Showing posts with label Kristin Kladstrup. Show all posts
Showing posts with label Kristin Kladstrup. Show all posts

Saturday, December 1, 2018

Garden Princess by Kristin Kladstrup

Rating: a warty reading experience! See below:

I can't rate this entire thing because I couldn't really listen to it. I got it from the library on CDs, and when I tried to play it, the first five tracks didn't work, so that was chapter one unlistenable. Consequently I started at chapter two. The next two disks I barely heard because I was driving in pain-in-the-butt traffic and was more focused on that than on the disk. The fourth disk I had under perfect listening conditions, but it was also defective, so I decided to give up on this and maybe revisit it in print!

I couldn't see anything wrong with disk four except a minor scratch which didn't seem to account for the problems it had. I'd suspect that the lens on the player is dirty, but it played two and three without problems. It turned out that the first disk wouldn't play because there was what appeared to be a melted section of the disk - like it'd had a magnifying glass focusing sunlight on it in this one spot about a half inch in dimeter, which appeared very slightly bubbled. Just bad all around. Like I said, I may get back to this later in some other format!

The story, very briefly, is that Princess Adela who admirably wants to live a life before she settles down to marriage, and who is so interested in nature that she can't keep Botany at Bay! She notes that something seems amiss in Lady Hortensia's garden. Let's not get into how amusing the Lady's name is. It's actually not hard to see the issue: every flower is in bloom even though it's October. And no, the garden isn't in Texas! It's not that warm there in October. "Is it possible that Hortensia is a witch and the magpie an enchanted prince?" the blurb asks. Well I'm guessing the cover artist didn't read the blurb since he/she illustrated a Blackbird, not a Magpie. Ahem!

This is a peril of reading - so many formats, so little reliability! Ebooks can have formatting screwed-up (Amazon Kindle I'm looking at you), downloads can get garbled, print books can have torn and misprinted pages, disks can be damaged. Will there ever be a perfect reading medium that doesn't destroy trees, lard up the environment with plastics and other pollutants, or require boatloads of energy? I doubt it. Everything costs something. But you can mitigate effects by for example, using your phone to read ebooks instead of buying a dedicated reader such as a Nook or a Kindle, or by buying used print books - aka recycling! And recycle your own new print books to a library, a school, or to a place like Goodwill that can resell them.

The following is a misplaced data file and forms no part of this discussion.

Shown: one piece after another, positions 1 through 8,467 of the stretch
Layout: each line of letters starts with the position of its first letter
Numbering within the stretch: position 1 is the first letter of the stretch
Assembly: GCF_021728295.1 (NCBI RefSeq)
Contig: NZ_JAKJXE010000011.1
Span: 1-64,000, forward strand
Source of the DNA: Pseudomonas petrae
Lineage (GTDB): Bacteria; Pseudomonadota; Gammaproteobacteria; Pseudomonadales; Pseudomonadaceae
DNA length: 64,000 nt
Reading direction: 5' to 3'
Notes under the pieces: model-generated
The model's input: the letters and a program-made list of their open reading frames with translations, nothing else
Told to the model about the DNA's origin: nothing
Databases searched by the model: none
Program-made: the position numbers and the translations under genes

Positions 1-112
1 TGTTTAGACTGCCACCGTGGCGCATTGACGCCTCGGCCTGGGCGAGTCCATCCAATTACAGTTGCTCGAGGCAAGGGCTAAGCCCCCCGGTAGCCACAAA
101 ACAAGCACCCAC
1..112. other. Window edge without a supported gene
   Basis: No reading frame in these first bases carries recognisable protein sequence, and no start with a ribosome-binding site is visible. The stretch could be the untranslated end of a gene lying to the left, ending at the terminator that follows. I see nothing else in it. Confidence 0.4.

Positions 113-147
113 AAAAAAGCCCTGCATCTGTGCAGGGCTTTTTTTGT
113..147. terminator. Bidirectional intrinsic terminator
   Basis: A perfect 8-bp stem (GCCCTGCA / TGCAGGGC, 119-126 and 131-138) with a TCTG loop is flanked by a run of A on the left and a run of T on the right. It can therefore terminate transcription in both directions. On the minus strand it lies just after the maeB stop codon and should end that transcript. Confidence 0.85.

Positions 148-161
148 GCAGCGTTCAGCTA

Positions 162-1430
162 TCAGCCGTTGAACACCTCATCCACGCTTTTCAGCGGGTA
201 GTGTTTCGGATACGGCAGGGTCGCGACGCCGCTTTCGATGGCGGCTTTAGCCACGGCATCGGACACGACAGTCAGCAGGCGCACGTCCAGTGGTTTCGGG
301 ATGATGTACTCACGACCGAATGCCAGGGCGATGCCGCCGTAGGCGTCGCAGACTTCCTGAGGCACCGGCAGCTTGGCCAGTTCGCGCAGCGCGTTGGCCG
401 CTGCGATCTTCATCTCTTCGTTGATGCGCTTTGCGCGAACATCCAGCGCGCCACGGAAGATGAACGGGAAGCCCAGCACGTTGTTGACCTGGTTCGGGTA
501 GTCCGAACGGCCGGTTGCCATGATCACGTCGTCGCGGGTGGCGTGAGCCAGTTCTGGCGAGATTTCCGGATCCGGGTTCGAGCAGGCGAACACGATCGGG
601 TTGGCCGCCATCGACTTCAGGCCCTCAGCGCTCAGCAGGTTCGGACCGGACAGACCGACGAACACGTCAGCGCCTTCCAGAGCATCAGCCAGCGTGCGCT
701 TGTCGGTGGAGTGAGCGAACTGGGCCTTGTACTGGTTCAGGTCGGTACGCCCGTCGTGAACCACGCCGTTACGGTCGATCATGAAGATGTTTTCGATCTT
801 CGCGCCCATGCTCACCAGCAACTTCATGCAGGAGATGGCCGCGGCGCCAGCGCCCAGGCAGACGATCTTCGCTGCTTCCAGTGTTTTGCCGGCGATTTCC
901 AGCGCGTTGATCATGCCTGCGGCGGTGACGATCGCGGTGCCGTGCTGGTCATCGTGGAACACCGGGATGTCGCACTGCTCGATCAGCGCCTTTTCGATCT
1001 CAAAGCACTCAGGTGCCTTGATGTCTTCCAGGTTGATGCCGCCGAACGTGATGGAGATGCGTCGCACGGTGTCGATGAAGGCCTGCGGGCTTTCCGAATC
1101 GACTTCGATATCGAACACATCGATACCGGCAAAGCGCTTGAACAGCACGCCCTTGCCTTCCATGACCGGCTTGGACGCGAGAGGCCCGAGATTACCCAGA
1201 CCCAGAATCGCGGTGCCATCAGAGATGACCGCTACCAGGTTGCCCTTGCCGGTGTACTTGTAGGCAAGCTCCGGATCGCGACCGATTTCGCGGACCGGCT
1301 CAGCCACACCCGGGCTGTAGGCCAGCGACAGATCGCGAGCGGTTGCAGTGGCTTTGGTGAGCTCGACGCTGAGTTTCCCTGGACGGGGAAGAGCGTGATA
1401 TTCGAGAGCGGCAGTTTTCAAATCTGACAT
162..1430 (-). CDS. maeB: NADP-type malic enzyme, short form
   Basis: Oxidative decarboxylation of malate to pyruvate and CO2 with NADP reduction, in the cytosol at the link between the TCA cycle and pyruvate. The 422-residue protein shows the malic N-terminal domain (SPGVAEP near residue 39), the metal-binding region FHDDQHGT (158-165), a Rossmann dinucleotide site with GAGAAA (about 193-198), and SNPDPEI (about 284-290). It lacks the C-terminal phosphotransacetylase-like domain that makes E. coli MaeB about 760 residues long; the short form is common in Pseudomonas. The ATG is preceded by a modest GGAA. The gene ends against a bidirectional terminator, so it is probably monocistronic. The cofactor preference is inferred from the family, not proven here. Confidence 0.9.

Friday, July 24, 2015

Garden Princess by Kristin Kladstrup

Rating: WARTY!

This book seems like it's written for middle-graders (9-12 years) but the main character is seventeen. I'm not sure how well that will go down, but the protagonist, Adela, is one who made me feel, at least at first blush, was well-worth reading about - or in this case, listening to - but although there were amusing and interesting moments, overall, I can't rate this as a worthy read.

Her mom, Queen Cecile, was a commoner who caught the king's eye, but who has evidently learned her 'royal' to a T and has become rather condescending, elite, and arrogant - character flaws of which Adela is well aware. Adela doesn't take after her mom; she's a princess, but it appeared, originally that she was not your usual Disney version. Later this version was revised. Adela at first appeared to be somewhat overweight, but later this was clarified to mean she was tall. She was supposedly not considered to be that great looking, but in the end all of this was practically retracted, and she turned out to be very much a Disney princess.

She had little time for fluff and fancy, but that was all she really had to set her apart, but that's all been done before. She's self-possessed, self-motivated, a bit of a rebel, and her interest is not in attracting a handsome prince in the bloom of youth to her bed, but in the flowers in her own royal garden beds. Sadly though, she ends up being your standard maiden in distress who has to be rescued by a man, and I rather lost interest in it at that point.

Given her horticultural interests - which are actually not that special in the end, it's no surprise that when she learns of a garden party being thrown by the Lady Hortensia, who is rumored to have the most beautiful plants in the kingdom, Adela is determined to go even though she has had no invitation. Garth, the son of the palace gardener, did receive an invitation even though he's never met Hortensia. Curiouser and curiouser! Adela invites herself, and is accompanied by her aunt Marguerite and by Garth.

Lady Hortensia, it turns out, is a witch who is still practicing in a kingdom where magic was supposedly either stamped out or simply died out, if it ever existed. Maybe it was just myth and legend? Adela is about to find out the truth, and it's really rather disconcerting to say the least. All of Hortensia's flowers are bloom though fall is well advanced. More curiously, there is a talking magpie named Krazo, which has an irresistible bird's eye view of the guests' jewels.

If the secret of the magpie is disturbing, then the secret of the flowers is horrifying, but in this world of secrets, maybe Krazo knows one of which Adela an avail herself, because there is no other help for her. If she's to resolve what's gone wrong here, she must do it on her own initiative so we;re told, but in the end she doesn't, and it's this failing - this starting out like this will be a different and female-empowering story and then ending up just another sappy love story that turned me off . I can't recommend this one.